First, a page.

What is SI notation in dates?
Date. where YYYY is the year in the usual Gregorian calendar, MM is the month of the year between 01 (January) and 12 (December), and DD is the day of the month between 01 and 31. Other commonly used notations are e.g. 2/4/95, 4/2/95, 95/2/4, 4.2.1995, 04-FEB-1995, 4-February-1995, and many more.
The T doesn't really stand for anything. It is just the separator that the ISO 8601 combined date-time format requires. You can read it as an abbreviation for Time. The Z stands for the Zero timezone, as it is offset by 0 from the Coordinated Universal Time (UTC).
- HH:MM:SS. Time is based on a 24 hour system. This is frequently referred to as "military time". The 24 hour system is the default format. Example: 14:18:23.
- Prior to 1972, this time was called Greenwich Mean Time (GMT) but is now referred to as Coordinated Universal Time or Universal Time Coordinated (UTC). It is a coordinated time scale, maintained by the Bureau International des Poids et Mesures (BIPM). It is also known as "Z time" or "Zulu Time".
- In India, the DD-MM-YY is the predominant short form of the numeric date usage. Almost all government documents need to be filled up in the DD-MM-YYYY format. An example of DD-MM-YYYY usage is the passport application on.
- Some people may not understand "dd/mm/yyyy". To be clear, use plain English (day/month/year) and include an unambiguous example like 30/4/2010. Here's an example. ________ Date |________| day/month/year - for example 30/5/2010.
- Select a blank cell for locating the age, then enter formula =DATEDIF(A2,B2,"y") into the Formula Bar, then press the Enter key. Note: In the formula, A2 contains the person's date of birth, B2 is the specific date or future date. You can change them as you need.
Formula Description Result =TODAY() Returns the current date. 12/1/2011 =TODAY()+5 Returns the current date plus 5 days. For example, if the current date is 1/1/2012, this formula returns 1/6/2012. 12/6/2011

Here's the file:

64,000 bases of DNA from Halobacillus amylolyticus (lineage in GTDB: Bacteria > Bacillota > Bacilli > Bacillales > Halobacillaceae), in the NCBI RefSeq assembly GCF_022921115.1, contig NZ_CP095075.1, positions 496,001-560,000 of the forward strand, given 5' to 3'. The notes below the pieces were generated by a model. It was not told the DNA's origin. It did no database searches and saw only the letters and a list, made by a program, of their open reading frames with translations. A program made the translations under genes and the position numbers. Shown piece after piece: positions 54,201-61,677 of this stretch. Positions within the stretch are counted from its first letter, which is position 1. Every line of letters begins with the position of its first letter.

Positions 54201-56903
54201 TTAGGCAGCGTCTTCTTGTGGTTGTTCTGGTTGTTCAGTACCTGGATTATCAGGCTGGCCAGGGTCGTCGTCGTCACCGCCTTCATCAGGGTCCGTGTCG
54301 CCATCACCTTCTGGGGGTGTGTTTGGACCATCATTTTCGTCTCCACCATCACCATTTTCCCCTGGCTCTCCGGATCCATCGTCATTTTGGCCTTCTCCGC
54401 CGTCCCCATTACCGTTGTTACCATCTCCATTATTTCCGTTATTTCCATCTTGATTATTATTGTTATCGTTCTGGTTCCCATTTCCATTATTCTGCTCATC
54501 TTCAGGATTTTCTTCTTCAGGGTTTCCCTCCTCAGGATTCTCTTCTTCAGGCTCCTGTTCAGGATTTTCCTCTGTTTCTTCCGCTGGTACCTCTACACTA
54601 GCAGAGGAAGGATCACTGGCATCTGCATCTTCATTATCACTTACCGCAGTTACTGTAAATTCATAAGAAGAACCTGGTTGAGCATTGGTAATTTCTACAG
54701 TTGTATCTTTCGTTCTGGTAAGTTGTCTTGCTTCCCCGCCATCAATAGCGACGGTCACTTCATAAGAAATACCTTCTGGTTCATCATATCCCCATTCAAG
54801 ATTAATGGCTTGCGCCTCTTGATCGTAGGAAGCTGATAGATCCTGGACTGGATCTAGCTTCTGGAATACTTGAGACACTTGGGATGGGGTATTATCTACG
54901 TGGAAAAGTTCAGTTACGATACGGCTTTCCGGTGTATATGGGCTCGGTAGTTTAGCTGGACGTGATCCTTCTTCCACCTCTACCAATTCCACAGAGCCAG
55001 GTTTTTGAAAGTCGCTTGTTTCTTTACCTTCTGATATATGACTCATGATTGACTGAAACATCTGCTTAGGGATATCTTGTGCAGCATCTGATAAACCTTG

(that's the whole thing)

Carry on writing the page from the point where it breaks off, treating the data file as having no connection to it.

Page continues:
The ISO date format. The international format defined by ISO (ISO 8601) tries to address all these problems by defining a numerical date system as follows: YYYY - MM - DD where. YYYY is the year [all the digits, i.e. 2012] MM is the month [01 (January) to 12 (December)] DD is the day [01 to 31]
- ISO 8601 Data elements and interchange formats – Information interchange – Representation of dates and times is an international standard covering the exchange of date- and time-related data. It was issued by the International Organization for Standardization (ISO) and was first published in 1988.
- In the United States, the date format begins with the month and ends with the year (MM/DD/YYYY), and this arrangement is relatively unique. In most of the rest of the world, the day is written first and the year last (DD/MM/YYYY), although in some places like China, Korea and Iran, this order is flipped (YYYY/MM/DD).
- Yes. 'Z' stands for Zulu time, which is also GMT and UTC. From http://en.wikipedia.org/wiki/Coordinated_Universal_Time: The UTC time zone is sometimes denoted by the letter Z—a reference to the equivalent nautical time zone (GMT), which has been denoted by a Z since about 1950.
Updated: 13th October 2018